The Ambassador of Japan to the Republic of Sudan traveled to Kassala state to observe the mine risk education programs the government of Japan is funding. Carried out by the United Nations Mine Action Service (UNMAS) and Association for Aid and Relief, Japan (AAR Japan), mine risk education is seen as contributing to peace, stability and development (Sudan Vision).
Experts from the ICRC, African states, civil society and survivor associations met in Addis Ababa to “discuss and seek solutions to the challenges involved in providing assistance for people injured by landmines, cluster munitions or other explosive remnants of war.” Representing the 15 African states with significant numbers of survivors of weapon-related injuries, the participants in the workshop sought to document the progress African countries have made in terms of legislation relation to survivor assistance and discuss the challenge of implementing survivor assistance programs. In 1997, the Organization of African Unity, the predecessor to the African Union, approved a plan of action that called on member states to “address the plight of victims and survivors and take renewed cognizance of their problems with a view to meeting the health and social needs of all landmine survivors in Africa.” The workshop in Addis Ababa sought to integrate “victim assistance into broader national policies, plans and legal frameworks related to disability, health, education, poverty reduction, development and employment.” The outcome of the workshop will be a report that shall be released soon (All Africa; African Union).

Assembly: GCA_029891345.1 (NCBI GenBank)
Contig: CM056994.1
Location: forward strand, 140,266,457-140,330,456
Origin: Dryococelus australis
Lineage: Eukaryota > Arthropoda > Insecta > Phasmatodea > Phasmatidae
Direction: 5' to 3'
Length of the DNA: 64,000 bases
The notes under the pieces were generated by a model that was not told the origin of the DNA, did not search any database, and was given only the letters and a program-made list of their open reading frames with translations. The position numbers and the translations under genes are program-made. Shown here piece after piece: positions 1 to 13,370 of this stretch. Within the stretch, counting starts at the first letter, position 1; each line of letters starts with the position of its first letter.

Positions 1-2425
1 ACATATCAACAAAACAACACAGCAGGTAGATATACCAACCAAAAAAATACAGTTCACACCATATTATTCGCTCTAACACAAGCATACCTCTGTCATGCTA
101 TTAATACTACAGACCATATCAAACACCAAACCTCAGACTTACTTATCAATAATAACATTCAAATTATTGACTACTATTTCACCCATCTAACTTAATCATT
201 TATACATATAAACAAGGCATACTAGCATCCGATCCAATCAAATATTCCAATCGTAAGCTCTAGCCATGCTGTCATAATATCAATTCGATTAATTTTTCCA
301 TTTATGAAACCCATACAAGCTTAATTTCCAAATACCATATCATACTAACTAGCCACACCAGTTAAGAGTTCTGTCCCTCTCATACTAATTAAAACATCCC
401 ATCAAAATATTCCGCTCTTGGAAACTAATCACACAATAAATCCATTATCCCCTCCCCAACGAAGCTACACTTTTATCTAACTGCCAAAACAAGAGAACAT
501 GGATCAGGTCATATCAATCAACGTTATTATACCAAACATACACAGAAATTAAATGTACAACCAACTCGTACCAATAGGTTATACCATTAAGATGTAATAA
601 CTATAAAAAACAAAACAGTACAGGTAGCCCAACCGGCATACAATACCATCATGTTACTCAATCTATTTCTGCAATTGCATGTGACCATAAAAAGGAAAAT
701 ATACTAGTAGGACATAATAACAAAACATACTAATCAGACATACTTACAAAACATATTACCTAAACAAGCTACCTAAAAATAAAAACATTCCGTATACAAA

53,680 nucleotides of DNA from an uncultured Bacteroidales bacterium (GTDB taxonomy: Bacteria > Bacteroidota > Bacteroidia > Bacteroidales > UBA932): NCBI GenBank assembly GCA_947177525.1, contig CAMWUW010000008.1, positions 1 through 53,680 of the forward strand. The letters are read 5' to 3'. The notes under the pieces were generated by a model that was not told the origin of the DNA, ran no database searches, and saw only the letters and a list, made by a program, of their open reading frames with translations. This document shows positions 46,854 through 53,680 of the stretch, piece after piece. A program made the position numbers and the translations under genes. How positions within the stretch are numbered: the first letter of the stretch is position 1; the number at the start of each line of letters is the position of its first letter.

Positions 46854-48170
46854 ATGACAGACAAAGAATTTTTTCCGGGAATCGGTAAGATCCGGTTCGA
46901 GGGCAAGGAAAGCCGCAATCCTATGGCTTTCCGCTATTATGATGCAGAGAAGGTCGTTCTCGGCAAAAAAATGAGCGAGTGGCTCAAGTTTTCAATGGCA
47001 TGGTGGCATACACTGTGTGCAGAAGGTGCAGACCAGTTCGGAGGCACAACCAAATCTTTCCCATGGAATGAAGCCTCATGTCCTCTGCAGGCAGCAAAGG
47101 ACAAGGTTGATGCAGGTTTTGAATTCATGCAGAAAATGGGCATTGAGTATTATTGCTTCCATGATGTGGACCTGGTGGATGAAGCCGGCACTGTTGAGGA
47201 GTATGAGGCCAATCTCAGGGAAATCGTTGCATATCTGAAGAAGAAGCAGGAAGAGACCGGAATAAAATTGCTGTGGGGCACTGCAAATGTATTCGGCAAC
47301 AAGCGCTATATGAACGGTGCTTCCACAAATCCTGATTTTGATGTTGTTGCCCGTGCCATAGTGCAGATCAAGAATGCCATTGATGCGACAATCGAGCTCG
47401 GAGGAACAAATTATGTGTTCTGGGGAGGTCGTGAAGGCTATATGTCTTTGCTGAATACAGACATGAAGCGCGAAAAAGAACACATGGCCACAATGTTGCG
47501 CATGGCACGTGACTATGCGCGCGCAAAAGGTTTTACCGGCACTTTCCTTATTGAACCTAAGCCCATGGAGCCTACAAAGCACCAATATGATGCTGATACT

Michael P. Moore
April 8, 2014
“Few things as powerful as the fear of a landmine,” An Interview with Douglas M. Griffiths, US Ambassador to MozambiquePosted: April 4, 2014